The Chinese brought Soy sauce, fish sauce, techniques like stir frying and noodle making. Trade opened up even more ingredients and techniques from close neighbors like Mallacca and Java to as far away as India and Arabia that all made their mark on cuisine. Spanish colonizers brought with them the produce of their empire, the Americas. Chile Peppers, tomatoes, corn, potatoes along with techniques like cooking with garlic and onions. Spanish and Mexican dishes both make their way into the cuisine.
There are many classic dishes: from Lumpia to Adobo. A particular favorite is Afritada. This is a dish that applies Spanish technique, American ingredients and touch Asian influence and Filipino flair.


There are many ways to pair a dish like this. It’s not too spicy and just a little sweet and savory. You are going to want a wine that is has some intensity, good acidity and little fruit. For white, a New Zealand Sauvignon Blanc is an almost ideal match. For red a Spanish Garnacha or Tempranillo would work nicely but a Mencia from Bierzo is just about perfect.

CROWDED HOUSE SAUVIGNON BLANC 2016 $11.99 btl / save $4
This wine blew our socks off! A quintessentially Marlborough Sauvignon Blanc with bright aromas of guava, citrus fruits, and sweet crushed herbs. The palate is elegantly proportioned with lovely soft acid carrying the fruit flavors to a long, pure finish. This wine keeps you coming back for more; and at price you can afford to.

VINA HERMINIA CRIANZA 2013 $11.99 btl / save $4
“Talk about a stunning value!” – Arnie Milan. “An elegant and intense nose comprising black fruit, blackberry and herbs, with a real medicinal edge is followed deliciously by a well-structured palate of licorice, plums, tobacco and black fruit notes, which also has round meaty tannins, a lovely texture and a beautiful long finish.” 95 points Decanter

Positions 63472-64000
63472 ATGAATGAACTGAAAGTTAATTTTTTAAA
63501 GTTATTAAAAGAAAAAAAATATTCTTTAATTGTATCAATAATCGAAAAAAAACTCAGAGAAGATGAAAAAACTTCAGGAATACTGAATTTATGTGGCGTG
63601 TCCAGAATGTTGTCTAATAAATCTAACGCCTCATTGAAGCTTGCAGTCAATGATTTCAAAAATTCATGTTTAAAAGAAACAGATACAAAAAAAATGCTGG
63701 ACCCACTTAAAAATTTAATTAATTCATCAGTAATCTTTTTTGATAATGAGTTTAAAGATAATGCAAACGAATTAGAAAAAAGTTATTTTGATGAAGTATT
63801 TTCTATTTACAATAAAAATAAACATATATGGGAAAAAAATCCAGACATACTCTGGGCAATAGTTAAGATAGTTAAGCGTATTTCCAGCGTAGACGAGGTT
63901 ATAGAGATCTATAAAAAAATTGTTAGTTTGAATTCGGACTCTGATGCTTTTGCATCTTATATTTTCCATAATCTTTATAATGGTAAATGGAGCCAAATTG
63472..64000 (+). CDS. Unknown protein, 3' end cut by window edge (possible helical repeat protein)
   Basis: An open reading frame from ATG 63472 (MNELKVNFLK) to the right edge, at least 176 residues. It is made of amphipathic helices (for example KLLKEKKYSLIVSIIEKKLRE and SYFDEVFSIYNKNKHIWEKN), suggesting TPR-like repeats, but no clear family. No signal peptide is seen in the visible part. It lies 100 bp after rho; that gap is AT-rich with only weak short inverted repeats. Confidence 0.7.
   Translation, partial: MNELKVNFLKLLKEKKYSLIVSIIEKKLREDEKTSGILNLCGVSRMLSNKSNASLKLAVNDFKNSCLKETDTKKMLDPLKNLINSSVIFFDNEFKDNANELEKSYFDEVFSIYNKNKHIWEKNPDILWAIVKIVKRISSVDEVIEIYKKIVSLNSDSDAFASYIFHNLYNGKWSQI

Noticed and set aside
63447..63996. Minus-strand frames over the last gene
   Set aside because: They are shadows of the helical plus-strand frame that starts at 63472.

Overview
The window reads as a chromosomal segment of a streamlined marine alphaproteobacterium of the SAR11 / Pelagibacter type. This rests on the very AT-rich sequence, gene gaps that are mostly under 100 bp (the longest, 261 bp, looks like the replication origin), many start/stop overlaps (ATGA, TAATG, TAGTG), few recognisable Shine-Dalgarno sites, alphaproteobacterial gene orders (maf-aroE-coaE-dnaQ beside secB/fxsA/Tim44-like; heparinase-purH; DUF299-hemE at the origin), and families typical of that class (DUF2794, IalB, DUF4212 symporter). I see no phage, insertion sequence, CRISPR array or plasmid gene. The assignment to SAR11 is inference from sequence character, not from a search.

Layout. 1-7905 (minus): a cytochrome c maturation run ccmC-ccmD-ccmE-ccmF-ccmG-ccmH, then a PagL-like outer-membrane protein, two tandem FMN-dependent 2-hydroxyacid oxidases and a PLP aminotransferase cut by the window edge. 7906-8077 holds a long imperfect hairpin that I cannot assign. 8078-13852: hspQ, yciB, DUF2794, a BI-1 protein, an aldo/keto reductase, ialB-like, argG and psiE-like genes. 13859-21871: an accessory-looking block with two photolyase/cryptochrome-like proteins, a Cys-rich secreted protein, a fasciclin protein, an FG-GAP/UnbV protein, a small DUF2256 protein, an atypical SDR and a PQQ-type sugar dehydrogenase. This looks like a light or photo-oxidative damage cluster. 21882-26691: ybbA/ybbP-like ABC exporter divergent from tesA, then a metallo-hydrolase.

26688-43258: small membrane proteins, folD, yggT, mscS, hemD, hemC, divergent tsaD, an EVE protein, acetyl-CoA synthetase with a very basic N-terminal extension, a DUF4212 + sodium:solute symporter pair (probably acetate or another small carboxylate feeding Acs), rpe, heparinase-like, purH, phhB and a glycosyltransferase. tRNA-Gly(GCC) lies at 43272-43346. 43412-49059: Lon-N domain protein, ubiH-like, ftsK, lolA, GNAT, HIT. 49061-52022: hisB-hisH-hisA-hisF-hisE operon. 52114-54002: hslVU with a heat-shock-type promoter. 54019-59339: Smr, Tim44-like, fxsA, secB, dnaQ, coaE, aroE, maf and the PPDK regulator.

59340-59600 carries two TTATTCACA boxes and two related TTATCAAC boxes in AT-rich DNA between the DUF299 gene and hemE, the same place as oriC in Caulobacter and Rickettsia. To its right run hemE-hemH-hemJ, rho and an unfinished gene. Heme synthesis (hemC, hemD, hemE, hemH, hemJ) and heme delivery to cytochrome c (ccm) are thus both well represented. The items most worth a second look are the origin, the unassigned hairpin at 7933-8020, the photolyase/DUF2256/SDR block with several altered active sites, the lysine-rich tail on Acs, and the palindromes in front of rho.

Or if you want something really cool try a Mencia from Bierzo.

JOSE PALACIOS ‘PETALOS’ BIERZO 2015 $19.99 btl / save $5
A fine representation of what is possible in both the Bierzo region as well as with the grape Mencia. Delicious tart red strawberry, Bing cherries, anise and impressive earthy aromas. Crisp red fruit on the palate, savory, smooth and caressing without sacrificing structure. All from vines ranging between 40 and 90 years of age on slopes (half of the grapes around the village of Corullón and the remainder in the rest of Bierzo). It’s a showy, approachable, aromatic and open version of Pétalos. 92 pts Wine Advocate

This Pineapple Chicken Afritada features chicken and tons of vegetables simmered in a flavorful tomato sauce. Vibrant, colorful, super delicious!